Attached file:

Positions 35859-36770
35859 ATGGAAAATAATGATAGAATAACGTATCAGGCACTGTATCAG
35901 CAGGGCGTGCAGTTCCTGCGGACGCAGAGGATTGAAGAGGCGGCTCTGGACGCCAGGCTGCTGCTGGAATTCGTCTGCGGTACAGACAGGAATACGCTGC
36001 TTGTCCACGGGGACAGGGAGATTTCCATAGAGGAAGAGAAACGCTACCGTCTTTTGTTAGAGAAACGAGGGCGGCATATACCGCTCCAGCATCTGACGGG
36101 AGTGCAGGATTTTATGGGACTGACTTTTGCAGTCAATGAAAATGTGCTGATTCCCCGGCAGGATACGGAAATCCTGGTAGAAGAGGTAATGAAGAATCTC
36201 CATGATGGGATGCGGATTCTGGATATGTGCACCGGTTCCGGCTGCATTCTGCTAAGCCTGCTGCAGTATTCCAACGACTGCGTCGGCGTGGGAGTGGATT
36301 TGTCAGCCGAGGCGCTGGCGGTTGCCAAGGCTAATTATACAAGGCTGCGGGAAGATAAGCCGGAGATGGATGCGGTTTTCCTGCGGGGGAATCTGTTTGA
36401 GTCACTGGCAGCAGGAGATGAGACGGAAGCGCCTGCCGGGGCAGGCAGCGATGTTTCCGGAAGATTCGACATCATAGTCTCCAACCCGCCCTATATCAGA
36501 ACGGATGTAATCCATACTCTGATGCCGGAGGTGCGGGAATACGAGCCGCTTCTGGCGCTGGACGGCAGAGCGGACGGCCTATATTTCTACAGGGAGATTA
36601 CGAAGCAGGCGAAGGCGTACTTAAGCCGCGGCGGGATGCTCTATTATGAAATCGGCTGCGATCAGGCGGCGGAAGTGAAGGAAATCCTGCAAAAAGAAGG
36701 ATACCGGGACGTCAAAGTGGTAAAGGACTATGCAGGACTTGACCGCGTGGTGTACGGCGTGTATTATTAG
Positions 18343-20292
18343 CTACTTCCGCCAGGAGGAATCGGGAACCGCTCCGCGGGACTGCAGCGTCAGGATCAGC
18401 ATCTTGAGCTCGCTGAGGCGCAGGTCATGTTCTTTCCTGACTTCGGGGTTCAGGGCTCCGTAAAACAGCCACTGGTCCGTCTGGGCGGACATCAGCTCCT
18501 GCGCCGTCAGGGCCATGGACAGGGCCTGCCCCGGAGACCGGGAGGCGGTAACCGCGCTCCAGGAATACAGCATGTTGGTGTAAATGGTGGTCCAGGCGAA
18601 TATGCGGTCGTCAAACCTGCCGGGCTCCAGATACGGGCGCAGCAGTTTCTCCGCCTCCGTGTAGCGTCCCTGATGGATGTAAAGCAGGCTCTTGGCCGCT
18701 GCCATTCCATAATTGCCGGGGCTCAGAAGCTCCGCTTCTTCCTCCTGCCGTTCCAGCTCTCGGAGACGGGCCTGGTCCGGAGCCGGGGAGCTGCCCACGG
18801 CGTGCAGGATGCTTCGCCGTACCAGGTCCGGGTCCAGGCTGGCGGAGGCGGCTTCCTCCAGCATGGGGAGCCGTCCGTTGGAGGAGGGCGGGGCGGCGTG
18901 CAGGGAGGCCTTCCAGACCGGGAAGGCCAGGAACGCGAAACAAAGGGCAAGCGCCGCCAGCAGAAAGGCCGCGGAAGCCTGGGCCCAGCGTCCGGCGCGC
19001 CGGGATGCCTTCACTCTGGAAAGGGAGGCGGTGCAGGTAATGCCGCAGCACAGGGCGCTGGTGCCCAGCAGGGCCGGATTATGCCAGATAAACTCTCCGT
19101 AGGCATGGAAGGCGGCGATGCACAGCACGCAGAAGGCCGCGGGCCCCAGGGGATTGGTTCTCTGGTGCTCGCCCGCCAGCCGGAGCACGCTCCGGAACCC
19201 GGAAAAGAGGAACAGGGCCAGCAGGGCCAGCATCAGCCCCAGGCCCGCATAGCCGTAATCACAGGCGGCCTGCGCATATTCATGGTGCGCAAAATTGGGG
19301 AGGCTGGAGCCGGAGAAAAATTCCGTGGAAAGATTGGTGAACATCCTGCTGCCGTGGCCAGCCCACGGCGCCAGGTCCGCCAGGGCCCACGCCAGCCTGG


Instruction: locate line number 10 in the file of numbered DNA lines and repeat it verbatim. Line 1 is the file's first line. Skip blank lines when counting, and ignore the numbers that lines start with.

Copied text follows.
36601 CGAAGCAGGCGAAGGCGTACTTAAGCCGCGGCGGGATGCTCTATTATGAAATCGGCTGCGATCAGGCGGCGGAAGTGAAGGAAATCCTGCAAAAAGAAGG